Identifier

etd-04272011-163508

Degree

Master of Arts (MA)

Department

Geography and Anthropology

Document Type

Thesis

Abstract

This thesis examines ancient Andean performances from the early urban site of Caylán (800-10 cal. BCE) on the North-Central coast of Peru, Ancash. Spaces utilized for public events such as feasting, spectacles, and rituals have been a rich source of data for anthropologists looking to understand dynamics of community, power, and ideology. These spaces are also undervalued in terms of their potential multivocal qualities. During the Formative Period (1600-100 BCE), sunken plazas were the focus of a vast array of public activities and performances in ancient Peru. This thesis focuses on Formative Period public spaces as theaters of heightened interactions, and considers the shift from U-shaped temples to enclosure compounds at the end of the Formative. Research was conducted at Caylán in the lower Nepeña Valley, a large archaeological complex interpreted as the center of an emerging urban polity during the first millennium BCE The site epicenter was organized around a series of monumental enclosure compounds, each dominated by an elaborate benched plaza. One of these plazas, Plaza-A, occupied a central place within the settlement’s public landscape. Mapping and excavation operations conducted in 2009 and 2010 yielded spatial and material data to assess the essence of public landscapes as viewed through the use, organization, and perception of Plaza-A. Results indicate a spatially controlled and exclusive plaza environment, which relied on movement and manipulation of the senses to create an extraordinary public experience. Public activities included episodic spectacles involving the December Solstice, music, processions, feasts, and architecture entombment, as well as other social interactions such as craft production. I interpret multivocal usage of Plaza-A, and argue that public interactions maintained heterarchical sub-group identities in a new urban environment. My analyses highlight the role and significance of performance and public space in ancient complex societies.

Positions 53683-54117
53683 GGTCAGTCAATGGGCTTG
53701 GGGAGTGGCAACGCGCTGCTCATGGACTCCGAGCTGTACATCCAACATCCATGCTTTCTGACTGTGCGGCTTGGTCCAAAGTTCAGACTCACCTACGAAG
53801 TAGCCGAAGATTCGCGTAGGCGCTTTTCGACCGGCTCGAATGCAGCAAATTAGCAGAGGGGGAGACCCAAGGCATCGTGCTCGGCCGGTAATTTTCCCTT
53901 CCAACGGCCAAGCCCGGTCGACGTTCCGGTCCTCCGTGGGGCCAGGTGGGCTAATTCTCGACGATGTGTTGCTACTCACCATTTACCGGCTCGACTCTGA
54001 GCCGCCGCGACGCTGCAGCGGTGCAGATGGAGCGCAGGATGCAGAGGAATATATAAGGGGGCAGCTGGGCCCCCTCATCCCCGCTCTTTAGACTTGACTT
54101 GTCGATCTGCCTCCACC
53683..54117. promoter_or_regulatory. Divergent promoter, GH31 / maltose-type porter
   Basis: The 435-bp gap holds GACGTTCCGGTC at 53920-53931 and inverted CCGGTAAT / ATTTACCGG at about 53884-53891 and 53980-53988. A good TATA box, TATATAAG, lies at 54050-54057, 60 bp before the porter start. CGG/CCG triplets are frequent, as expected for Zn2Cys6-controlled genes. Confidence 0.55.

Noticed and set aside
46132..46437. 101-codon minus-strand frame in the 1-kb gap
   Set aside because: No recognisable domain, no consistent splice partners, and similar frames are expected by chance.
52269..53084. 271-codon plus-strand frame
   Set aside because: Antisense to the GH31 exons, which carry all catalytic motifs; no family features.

Date

2011

Document Availability at the Time of Submission

Secure the entire work for patent and/or proprietary purposes for a period of one year. Student has submitted appropriate documentation which states: During this period the copyright owner also agrees not to exercise her/his ownership rights, including public use in works, without prior authorization from LSU. At the end of the one year period, either we or LSU may request an automatic extension for one additional year. At the end of the one year secure period (or its extension, if such is requested), the work will be released for access worldwide.

Committee Chair

Chicoine, David

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